Furthermore, the 2005 data from the Bureau of Justice Statistics reflects an era when cybercrime held less prominence, and the digital economy was in its infancy. If this data accurately represents reality—where respondents’ companies’ average losses align with the actual average U.S. losses per company—the losses approach the high estimate of $36.3 billion for manufacturing and $770 billion for all industries. This would signify total cybercrime losses surpassing the GDP of numerous U.S. sectors, including construction, mining, and agriculture. If losses per company have outpaced inflation, which is probable, the figures would be even more substantial.

A Paradigm Shift: Cybercrime vs. Traditional Crime

Many other estimates, including widely cited ones, often lack the technical details of data collection and analysis. Some assume that the ceiling of cybercrime losses should not exceed the cost of car crashes or petty theft in a given year. However, cybercrime stands apart from other property crimes or losses. Traditional property losses necessitate physical presence, limiting the scope of loss or damage. For instance, a burglar must physically enter a home or business to steal property. In contrast, cyber assets remain potentially accessible to would-be criminals across the globe, eliminating the need for physical presence.

A Paradigm Shift: Cybercrime vs. Traditional Crime

The removal of this physical presence barrier reshapes the landscape of criminal activity, making cybercrime more prevalent. As a personal example, my information has been stolen numerous times, while my home has never been burglarized. Finding a cybercriminal requires merely checking my email inbox, but locating a burglar remains a mystery.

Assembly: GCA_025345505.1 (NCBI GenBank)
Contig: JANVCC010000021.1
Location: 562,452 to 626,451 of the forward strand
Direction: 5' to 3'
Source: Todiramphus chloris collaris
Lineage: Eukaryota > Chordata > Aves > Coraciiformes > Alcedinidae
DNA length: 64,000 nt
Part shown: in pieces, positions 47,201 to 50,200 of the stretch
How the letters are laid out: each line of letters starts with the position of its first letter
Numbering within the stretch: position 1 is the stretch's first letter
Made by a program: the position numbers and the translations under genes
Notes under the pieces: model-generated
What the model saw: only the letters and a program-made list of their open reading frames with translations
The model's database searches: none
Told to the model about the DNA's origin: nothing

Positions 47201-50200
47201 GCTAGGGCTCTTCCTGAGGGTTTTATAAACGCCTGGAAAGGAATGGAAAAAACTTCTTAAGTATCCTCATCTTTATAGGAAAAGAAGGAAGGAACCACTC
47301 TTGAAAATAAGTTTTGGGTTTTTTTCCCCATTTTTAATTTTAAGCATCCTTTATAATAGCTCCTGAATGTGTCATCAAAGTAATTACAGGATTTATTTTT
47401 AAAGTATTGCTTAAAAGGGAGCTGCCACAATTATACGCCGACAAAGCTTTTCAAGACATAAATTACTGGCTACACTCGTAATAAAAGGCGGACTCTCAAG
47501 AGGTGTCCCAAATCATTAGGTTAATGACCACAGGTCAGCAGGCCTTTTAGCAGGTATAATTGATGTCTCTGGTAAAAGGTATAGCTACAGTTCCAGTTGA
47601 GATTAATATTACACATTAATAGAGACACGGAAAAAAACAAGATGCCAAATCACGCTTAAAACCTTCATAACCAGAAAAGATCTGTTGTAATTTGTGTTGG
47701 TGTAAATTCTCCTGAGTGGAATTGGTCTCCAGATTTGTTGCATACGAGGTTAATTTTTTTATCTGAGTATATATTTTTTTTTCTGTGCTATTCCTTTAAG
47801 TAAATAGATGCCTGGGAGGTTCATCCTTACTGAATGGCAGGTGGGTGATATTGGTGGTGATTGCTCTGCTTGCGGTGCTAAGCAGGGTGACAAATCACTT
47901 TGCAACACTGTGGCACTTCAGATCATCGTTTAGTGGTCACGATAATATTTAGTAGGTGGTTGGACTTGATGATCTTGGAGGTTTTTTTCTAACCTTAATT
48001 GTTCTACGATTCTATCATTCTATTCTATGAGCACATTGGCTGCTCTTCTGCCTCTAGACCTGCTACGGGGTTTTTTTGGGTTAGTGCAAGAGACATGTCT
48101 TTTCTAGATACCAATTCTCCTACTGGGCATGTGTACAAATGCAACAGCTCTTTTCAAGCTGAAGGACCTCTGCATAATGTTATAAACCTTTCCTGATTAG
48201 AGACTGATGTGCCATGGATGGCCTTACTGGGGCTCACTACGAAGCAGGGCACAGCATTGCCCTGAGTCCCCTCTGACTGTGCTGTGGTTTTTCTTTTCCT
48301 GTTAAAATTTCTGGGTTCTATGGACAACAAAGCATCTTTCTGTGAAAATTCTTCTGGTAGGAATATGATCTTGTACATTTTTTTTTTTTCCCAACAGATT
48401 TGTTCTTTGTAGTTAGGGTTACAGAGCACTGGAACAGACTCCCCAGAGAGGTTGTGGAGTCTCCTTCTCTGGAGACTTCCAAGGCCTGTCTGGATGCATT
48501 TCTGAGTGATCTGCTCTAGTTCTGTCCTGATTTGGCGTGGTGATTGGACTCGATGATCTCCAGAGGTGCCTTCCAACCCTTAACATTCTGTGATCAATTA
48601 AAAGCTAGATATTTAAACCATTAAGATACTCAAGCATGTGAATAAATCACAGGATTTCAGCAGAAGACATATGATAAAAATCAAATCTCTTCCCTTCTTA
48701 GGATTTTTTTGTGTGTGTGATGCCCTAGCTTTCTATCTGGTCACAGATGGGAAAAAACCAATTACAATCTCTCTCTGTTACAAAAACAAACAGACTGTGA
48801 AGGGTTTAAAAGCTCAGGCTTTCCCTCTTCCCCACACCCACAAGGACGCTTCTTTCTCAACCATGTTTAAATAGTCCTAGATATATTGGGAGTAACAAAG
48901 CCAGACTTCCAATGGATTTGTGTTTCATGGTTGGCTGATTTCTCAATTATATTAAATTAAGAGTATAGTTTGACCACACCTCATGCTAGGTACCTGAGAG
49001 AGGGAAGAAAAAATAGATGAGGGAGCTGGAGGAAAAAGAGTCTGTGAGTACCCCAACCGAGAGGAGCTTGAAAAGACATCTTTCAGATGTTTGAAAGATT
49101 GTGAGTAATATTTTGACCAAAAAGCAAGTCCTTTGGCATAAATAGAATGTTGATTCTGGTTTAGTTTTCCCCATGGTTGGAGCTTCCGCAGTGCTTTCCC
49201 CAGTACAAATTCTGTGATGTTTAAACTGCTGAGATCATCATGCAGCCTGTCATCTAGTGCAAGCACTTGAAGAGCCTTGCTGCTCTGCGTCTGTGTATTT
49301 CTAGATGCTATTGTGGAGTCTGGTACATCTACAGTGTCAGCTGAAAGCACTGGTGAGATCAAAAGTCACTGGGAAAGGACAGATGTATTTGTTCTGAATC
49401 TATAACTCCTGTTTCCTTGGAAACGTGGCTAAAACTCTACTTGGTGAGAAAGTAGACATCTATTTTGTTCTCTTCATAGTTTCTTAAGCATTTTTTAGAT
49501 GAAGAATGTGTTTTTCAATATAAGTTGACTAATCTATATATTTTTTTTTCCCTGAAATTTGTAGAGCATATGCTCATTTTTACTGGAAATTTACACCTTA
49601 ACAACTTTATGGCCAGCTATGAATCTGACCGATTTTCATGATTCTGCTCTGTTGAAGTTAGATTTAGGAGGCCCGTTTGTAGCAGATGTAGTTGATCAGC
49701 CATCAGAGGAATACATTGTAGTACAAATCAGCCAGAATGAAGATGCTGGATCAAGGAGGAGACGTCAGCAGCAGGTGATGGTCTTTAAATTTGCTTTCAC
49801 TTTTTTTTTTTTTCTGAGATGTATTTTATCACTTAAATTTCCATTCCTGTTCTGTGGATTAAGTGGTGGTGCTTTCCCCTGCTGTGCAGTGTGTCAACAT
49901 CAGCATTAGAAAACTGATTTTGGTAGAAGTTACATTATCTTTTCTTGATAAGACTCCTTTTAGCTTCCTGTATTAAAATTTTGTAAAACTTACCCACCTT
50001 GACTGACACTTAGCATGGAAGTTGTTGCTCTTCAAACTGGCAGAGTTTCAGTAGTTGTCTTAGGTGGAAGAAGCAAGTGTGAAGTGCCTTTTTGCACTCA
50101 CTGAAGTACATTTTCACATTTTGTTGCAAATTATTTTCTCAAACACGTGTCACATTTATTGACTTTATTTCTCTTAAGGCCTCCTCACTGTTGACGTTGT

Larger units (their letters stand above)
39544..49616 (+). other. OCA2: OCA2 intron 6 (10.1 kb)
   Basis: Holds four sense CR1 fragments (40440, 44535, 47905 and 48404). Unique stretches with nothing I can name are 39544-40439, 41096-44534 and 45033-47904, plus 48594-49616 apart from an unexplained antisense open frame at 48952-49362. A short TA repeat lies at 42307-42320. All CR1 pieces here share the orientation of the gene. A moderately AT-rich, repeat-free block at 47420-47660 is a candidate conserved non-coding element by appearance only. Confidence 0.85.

The Ongoing Challenge: Staying Ahead of the Curve

My report meticulously describes the methods used, relies on publicly available data, and does not assume that cybercrime losses resemble those of other crime categories. However, since the data I utilized from the Bureau of Justice Statistics dates back to 2005, these estimates likely err on the conservative side. The digital economy, measured in real dollars, burgeoned by 129% between 2005 and 2016, a growth factor not incorporated into the calculations. Moreover, the number of businesses used for estimation decreased in 2016, according to the Census Bureau’s Annual Survey of Entrepreneurs, further lowering the low-end loss estimate.

Economic Implications: Hindered Growth

In recent years, U.S. economic growth has averaged between 2% and 3%, at least before the onset of the COVID-19 pandemic. Although considered robust, my estimates suggest that the economy could have expanded even more rapidly were it not for the scourge of cybercrime. With the U.S. being a prosperous nation and boasting a commonly spoken language—facilitating a larger pool of potential offenders—it stands as a prime target for cybercrime. Underestimating this risk may lead businesses and government entities to underinvest in mitigation strategies, such as IT security expertise, data risk management, or recommended security measures. The result is unnecessary, potentially substantial losses. In cases involving intellectual property, these losses can dampen incentives for research and development investment, further curbing economic growth.

The Urgent Need: A Deeper Understanding of Cybercrime Loss

My report’s implication is that widely accepted estimates of cybercrime loss may significantly underestimate the true extent of these losses. Addressing a problem like cybercrime necessitates understanding the magnitude of the loss, the types of losses incurred, and the contexts in which they arise. Without continued data collection, we remain in the dark about the scale of our losses. However, the evidence strongly indicates that these losses are greater than initially thought.